Joy Eva Bohol, leader of youth engagement with the World Council of Churches based in Geneva, described inspiring responses to justice issues around the world.  WSCF has provided leadership for the WCC.  We pause to consider and name stories of issues we confront, in the context of efforts to build community, such as extra-judicial killings in Philippines, and Sami people in the Arctic region, who face the impact of green colonialism at cost of indigenous traditions. Wind turbines are forcing out Sami people and animals, creating an exhausting fight to defend ancestral livelihoods.  The pain and hopelessness of systemic injustice puts young people at risk of exclusion, in politics, churches and community organisations.  Half the people of the world are under the age of 31, but are discouraged from engaging. There is a lack of decision-making spaces, despite positive potential.  Intergenerational mistrust has seen young people become more politically active to address structural issues, finding platforms to share with ecumenical partners. Let the Waves Roar is a WCC book of essays affirming prophetic voices to disrupt oppressive systems, with 17 authors including Jasmine Rishmawi of Palestine SCM, available free online.  Young people are seen as the hope of the future, but face eco-anxiety, with chronic fear of environmental doom.  Children are more informed than their parents think.  Climate change is occurring against intersecting issues of gender, hate, race, systemic injustice, military rule, war and conflict.  Creating hope for all generations to move toward a just and sustainable future means older people must be accountable.  Sami people find hope in the midst of struggle, bringing back culture, language and heritage, affirming agency to speak truth to power, reclaiming ancestral rights and indigenous wisdom to combat climate change.  Global solidarity is needed to expose and pressure governments and companies.  We still believe in hope.  Stories of struggle create change, rooted in justice and peace.  The blessing of God lives deep in our hearts, bringing anger at exploitation, tears for suffering.  We reach out to comfort others, rejoicing in the hope that we are led by the spirit of God to transform the world.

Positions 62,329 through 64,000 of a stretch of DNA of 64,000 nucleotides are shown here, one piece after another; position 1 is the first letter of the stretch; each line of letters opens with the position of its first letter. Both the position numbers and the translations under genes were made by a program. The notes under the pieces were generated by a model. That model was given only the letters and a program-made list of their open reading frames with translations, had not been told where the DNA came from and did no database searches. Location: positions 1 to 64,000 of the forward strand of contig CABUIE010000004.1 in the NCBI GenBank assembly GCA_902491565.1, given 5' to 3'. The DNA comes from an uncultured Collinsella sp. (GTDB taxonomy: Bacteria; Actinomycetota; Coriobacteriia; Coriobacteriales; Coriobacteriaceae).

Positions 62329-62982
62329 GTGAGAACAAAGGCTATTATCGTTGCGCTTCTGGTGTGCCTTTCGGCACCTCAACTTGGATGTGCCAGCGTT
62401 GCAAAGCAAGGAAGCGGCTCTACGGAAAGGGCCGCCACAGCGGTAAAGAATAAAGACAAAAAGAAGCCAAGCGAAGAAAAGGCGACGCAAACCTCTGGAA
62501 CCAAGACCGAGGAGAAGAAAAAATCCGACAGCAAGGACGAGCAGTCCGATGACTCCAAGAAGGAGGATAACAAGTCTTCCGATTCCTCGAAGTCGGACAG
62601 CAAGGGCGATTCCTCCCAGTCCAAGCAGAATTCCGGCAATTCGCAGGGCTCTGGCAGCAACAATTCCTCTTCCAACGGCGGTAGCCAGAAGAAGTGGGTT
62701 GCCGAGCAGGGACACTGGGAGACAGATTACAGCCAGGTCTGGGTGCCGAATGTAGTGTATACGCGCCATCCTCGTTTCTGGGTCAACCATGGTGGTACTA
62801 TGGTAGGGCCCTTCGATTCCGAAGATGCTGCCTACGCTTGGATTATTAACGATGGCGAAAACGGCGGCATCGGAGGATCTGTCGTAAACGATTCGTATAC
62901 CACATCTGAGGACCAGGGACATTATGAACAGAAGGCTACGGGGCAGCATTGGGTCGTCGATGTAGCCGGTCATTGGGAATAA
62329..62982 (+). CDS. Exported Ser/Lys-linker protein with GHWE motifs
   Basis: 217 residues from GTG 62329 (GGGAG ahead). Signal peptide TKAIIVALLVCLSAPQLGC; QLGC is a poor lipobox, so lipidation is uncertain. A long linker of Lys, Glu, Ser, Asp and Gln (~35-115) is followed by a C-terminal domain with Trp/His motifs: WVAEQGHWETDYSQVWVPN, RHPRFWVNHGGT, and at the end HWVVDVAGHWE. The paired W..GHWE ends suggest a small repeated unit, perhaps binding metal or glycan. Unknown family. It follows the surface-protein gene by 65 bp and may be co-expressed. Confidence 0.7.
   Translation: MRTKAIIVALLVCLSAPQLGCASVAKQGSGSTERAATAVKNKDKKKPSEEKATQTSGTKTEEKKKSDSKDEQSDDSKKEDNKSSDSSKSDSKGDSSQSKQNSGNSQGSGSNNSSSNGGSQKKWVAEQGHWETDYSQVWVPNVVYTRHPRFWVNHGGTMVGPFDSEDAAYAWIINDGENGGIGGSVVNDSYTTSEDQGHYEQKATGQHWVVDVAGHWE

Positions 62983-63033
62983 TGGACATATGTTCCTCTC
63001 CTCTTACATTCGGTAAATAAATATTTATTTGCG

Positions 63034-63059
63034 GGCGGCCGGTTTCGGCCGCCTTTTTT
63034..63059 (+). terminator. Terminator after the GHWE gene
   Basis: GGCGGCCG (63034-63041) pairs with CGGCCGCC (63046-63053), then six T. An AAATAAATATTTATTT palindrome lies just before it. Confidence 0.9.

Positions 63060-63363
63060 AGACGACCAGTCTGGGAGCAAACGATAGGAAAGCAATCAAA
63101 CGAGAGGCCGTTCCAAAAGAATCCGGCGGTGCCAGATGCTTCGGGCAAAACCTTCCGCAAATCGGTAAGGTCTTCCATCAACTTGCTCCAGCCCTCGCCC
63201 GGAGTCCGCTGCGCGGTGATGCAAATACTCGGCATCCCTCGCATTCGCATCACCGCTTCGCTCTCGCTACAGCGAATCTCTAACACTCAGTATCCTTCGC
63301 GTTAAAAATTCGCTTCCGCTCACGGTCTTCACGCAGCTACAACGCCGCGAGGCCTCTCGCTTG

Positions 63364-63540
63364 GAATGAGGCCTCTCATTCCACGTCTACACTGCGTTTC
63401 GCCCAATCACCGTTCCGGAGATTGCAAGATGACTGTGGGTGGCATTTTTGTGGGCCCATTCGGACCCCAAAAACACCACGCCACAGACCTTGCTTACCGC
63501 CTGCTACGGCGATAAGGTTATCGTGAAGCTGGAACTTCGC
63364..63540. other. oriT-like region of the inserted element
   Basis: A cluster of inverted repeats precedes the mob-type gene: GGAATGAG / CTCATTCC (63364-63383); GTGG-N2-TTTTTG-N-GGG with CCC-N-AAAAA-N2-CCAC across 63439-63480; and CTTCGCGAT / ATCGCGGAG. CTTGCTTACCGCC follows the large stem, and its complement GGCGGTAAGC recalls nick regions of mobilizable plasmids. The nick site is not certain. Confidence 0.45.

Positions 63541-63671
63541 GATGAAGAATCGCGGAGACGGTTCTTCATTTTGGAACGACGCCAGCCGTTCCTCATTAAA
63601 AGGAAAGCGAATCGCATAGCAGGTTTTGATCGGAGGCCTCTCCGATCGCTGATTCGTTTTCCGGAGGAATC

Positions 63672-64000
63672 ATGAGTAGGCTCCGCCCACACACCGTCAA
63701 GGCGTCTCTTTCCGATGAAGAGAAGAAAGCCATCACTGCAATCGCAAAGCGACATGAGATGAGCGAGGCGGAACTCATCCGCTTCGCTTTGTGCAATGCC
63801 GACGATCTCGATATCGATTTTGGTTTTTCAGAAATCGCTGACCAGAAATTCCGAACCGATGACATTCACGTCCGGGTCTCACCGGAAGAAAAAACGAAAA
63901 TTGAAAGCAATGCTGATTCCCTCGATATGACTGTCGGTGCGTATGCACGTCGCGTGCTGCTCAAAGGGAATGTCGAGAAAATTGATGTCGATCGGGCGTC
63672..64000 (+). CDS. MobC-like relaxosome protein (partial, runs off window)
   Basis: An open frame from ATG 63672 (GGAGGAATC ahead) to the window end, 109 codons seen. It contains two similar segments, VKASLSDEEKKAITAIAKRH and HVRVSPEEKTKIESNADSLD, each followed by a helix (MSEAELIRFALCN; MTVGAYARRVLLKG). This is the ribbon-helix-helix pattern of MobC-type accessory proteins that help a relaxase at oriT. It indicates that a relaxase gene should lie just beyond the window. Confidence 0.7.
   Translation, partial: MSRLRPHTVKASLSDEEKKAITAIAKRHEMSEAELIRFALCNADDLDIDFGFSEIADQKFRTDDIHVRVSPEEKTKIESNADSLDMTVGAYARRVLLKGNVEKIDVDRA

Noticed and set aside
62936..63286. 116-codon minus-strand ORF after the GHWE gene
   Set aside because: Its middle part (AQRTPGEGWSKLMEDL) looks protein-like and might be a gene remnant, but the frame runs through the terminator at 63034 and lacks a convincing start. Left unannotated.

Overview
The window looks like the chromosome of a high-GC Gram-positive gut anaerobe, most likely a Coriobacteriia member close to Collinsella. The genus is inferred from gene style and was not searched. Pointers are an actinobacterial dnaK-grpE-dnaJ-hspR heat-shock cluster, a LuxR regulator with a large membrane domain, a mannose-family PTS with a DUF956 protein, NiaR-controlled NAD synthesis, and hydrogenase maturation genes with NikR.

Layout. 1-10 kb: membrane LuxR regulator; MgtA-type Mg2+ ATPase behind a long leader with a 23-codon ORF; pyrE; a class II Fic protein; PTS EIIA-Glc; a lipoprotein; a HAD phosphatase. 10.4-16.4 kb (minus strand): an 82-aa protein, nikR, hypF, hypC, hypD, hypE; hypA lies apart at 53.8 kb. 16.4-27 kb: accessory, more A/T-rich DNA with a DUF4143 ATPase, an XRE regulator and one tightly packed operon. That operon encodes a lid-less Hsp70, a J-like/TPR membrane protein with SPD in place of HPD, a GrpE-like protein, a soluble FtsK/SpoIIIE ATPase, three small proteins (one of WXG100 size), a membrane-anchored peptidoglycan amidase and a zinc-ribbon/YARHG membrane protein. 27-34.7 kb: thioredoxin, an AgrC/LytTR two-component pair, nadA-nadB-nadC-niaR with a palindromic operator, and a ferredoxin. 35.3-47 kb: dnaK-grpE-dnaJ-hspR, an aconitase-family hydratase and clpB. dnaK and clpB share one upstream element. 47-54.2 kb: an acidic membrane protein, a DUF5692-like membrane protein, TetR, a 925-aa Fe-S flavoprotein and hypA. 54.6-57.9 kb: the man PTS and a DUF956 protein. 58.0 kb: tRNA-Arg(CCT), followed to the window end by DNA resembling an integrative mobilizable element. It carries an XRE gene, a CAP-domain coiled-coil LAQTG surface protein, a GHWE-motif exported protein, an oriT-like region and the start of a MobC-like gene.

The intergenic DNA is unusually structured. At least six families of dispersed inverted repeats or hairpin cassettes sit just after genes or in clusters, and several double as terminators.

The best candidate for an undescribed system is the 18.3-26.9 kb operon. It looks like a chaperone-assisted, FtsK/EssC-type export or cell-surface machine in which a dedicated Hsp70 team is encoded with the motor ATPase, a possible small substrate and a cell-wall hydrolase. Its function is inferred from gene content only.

Swiss Protestant Reformer Huldrych Zwingli – statue at Zwinglikirche in Berlin

#WSCFGA22 #RejoiceInHope @World Student Christian Federation @wscfgeneva

Comments are closed.